In an announcement about a set of new discovery tools, Amazon-owned video game streaming site Twitch also unveiled that it recently acquired Palo Alto-based video indexing platform ClipMine. The startup’s technology is now being put to use to translate visual information in videos – like objects, text, logos and scenes – into metadata that can help people more easily find the streams they want to watch.
Launched back in 2015, ClipMine had originally introduced a platform designed for crowdsourced tagging and annotations. The idea then was to offer a technology that could sit over top videos on the web – like those on YouTube, Vimeo or DailyMotion – that allowed users to add their own annotations. This, in turn, would help other viewers find the part of the video they wanted to watch, while also helping video publishers learn more about which sections were getting clicked on the most.
The company later pivoted to focus on the e-sports industry, with tools that could extract information from game videos like player names, game type, number of gaming sessions per stream, and more. It also shifted away from the idea of crowdsourcing to take advantage of other technologies, like computer vision and machine learning.
Twitch’s interest in the company’s deep learning-based video indexing platform was due to its ability to analyze video content – like gamer’s streams – to identify what’s taking place in those streams, who’s playing and other variables.
It has now put this technology to use with the launch of new stream discovery tools for Blizzard Entertainment’s “Overwatch” and “Hearthstone.”
In the directories for those game streams, viewers are able to filter channels by a number of factors, including by hero on “Overwatch” streams, by game mode, player rank, number of wins, and by hero class on “Hearthstone” streams.
This is not the first time Twitch has introduced metadata filtering for game streams on its site. In April, the company added a feature that allowed viewers to filter “League of Legends” streams by player rank and champions played. This proved to be a fairly popular addition, the company says.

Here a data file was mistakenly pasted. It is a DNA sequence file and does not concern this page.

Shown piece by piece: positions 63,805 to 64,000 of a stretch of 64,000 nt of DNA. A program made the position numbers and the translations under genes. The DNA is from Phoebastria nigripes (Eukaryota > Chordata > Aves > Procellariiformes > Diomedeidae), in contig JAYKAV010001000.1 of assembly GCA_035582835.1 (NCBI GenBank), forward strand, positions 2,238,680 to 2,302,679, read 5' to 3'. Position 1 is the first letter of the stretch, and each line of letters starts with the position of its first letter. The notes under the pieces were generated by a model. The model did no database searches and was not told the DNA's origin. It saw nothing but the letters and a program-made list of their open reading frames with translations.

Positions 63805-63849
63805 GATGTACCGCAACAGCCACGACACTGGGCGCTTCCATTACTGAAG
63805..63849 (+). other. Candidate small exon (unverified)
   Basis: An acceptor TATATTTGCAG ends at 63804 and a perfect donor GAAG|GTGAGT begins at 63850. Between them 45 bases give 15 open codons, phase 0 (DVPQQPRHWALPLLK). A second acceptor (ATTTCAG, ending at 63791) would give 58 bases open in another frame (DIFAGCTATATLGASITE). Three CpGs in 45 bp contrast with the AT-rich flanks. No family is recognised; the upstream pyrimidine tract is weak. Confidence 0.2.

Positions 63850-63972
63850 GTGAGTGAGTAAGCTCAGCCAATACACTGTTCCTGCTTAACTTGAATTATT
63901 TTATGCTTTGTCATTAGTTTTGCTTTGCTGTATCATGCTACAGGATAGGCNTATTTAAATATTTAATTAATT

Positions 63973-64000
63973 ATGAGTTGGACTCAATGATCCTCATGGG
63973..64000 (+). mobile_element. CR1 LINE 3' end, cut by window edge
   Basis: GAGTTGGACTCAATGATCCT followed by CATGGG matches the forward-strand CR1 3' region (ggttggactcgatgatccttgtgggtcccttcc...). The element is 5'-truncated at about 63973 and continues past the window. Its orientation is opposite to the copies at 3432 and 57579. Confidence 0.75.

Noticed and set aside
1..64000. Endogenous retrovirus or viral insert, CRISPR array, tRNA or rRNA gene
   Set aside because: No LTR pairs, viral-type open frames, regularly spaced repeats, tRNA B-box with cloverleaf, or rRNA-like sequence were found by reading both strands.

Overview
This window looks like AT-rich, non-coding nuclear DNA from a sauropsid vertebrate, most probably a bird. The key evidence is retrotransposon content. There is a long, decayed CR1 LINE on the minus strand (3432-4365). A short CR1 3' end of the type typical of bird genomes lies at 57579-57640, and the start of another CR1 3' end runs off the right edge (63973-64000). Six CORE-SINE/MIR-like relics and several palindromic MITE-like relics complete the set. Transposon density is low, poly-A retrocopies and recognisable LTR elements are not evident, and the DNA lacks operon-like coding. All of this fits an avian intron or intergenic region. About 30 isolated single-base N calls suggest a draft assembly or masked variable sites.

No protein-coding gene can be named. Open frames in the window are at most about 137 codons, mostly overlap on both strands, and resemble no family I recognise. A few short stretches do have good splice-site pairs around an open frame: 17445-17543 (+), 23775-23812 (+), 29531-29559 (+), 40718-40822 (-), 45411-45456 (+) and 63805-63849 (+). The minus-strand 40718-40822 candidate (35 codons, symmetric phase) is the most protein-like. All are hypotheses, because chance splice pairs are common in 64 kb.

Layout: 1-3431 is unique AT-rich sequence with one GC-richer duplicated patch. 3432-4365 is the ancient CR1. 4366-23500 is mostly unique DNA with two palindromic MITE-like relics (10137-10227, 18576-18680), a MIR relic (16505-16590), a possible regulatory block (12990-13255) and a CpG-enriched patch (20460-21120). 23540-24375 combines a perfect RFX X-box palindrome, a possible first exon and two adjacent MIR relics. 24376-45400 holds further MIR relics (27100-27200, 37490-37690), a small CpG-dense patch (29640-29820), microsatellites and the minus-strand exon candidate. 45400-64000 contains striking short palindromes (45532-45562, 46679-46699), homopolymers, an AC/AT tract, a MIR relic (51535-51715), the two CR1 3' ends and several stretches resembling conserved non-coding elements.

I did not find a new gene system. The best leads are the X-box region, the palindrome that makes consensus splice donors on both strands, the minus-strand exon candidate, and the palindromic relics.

“When we recently introduced metadata filtering options for one of our top e-sports games, we not only received positive reception from its fans, but demand from the greater community to have access to similar discovery tools for other titles,” said JT Gleason, Director, Integration Success, at Twitch, in a statement.
Bringing a similar filtering option to “Overwatch” and “Hearthstone” made sense because they were two of Twitch’s most popular competitive games, and players often watch others in order to help improve their own skills.
“Our new metadata filters now make it easy to find more granular aspects of gameplay that previously required a lot more searching,” Gleason added.
Traditionally, online video content is indexed much like the web – using metadata like titles, tags, descriptions, and captions. But Twitch’s streams are live, and don’t have as much metadata to index. That’s where a technology like ClipMine can help. Streamers don’t have to do anything differently than usual to have their videos indexed, instead, ClipMine will analyze and categorize the content in real-time.
“Video game streams have a very rich structure that has been difficult to exploit for the purpose of enabling content discovery,” said Zia Syed, an ex-Goolger and ClipMine’s founder, who’s now director of engineering at Twitch. “By employing computer vision and machine learning developed at ClipMine, we have been able to recreate that structure in a reliable, scalable and cost-effective way. This enables us to match creators and viewers in a very precise manner opening up new ways of content discovery on Twitch,” he added.
According to Syed’s LinkedIn, he joined Twitch in November of last year, so Twitch’s characterization of the ClipMine acquisition as “recent” is a slight stretch.
The new filtering feature began rolling out on Thursday. Twitch hints that more discovery tools are in the works, noting in a blog post that users should “keep your eyes peeled.”
ClipMine was backed by $2.6 million funding, says Crunchbase. Investors included Google board member Ram Shriram, former Facebook vice president Greg Badros, entrepreneur Amarjit Gill and Cadence CEO Lip-Bu Tam.